1. Story theme I’m going to give the Voyage and Return story a shot here. I like the idea of framing the plant as a character. Showing it as changing and growing from what it was over the course of time and coming back to it’s origin as a means of continuing forward. I think rather then the crop being a primary it makes more sense that scientist and framers play a role in the development.

If we look at the ways to build emotional ties

  • events
    • domestication
    • specialization
    • climate change
    • back to the dependents
  • characters
    • iconic crop
    • framer
    • crop scientist
    • spatial scientist
  • conflict/resolution
    • climate change and over specialization
    • lack of genetic variability
    • understand the relationship between spatial variability and genetic diversity provides directs on where to look for the needed traits.
  • causality/agency
    • scientist looking for solutions outside of there own field ?
    • think about this one some.
  1. Checking back with CRAFT. If we take a look at the process so far we’ve address quite a few of the aspects of CRAFT.

Audience

Audience is a group ranging from professionals to students who are interested in GIS and probably know very little about CWRs. I know this from knowing the venue that I’m presenting at.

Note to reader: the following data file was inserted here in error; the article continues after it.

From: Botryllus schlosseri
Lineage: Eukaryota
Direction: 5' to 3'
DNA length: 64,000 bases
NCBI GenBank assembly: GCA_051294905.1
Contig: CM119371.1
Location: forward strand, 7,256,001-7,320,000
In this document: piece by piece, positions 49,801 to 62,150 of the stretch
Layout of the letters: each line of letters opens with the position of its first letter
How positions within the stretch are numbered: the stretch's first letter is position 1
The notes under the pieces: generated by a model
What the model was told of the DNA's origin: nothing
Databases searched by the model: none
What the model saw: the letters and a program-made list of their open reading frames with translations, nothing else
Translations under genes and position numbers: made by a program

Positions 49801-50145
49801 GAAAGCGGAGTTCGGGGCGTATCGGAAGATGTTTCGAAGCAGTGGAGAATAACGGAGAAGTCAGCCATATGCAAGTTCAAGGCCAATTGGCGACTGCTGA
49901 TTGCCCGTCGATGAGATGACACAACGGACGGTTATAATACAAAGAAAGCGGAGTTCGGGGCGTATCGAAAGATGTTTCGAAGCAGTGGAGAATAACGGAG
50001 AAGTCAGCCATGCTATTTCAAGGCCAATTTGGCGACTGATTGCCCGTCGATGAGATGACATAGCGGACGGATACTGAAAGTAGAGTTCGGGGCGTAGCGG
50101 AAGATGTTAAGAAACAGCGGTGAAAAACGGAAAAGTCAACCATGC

Take home message

Take home message is loud and clear. There is a challenge and geospatial knowledge is needed.

Format

This will be presentation but I’m building it around a story of a well know crop. I’m framing in around the SSI of genetic modification and suggesting a right and less dramatic alternative to the current process.

Relevancy

This is really about the future of food and how folks in this audience can help. At the end I tie there skills to part of the solution.

Creative

There is a lot of room for growth in this area but it’s a start. As the presentation comes together I think there will be a lot of opportunity to make it something more creative. Specifically showing visualizations of the problem at hand.

Summary

I wrote this up over three 1 hour sessions. once frame out I was able to complete this process for a second topic in about an hour. Applying CRAFT Science is not a matter of filling out the form, but using the process to generate the story in your mind that will hold peoples attention.

If your interested in the final product from this prep please take a look here

Also if you just want an outline of the steps I’ve created on here.

Thanks to Dr. Balgopal

I hope I made this clear but this work is my summary of Dr. Balgopal two hour workshop. I’m writing about it because it was so good! I hope it helps other bring their message to their audience.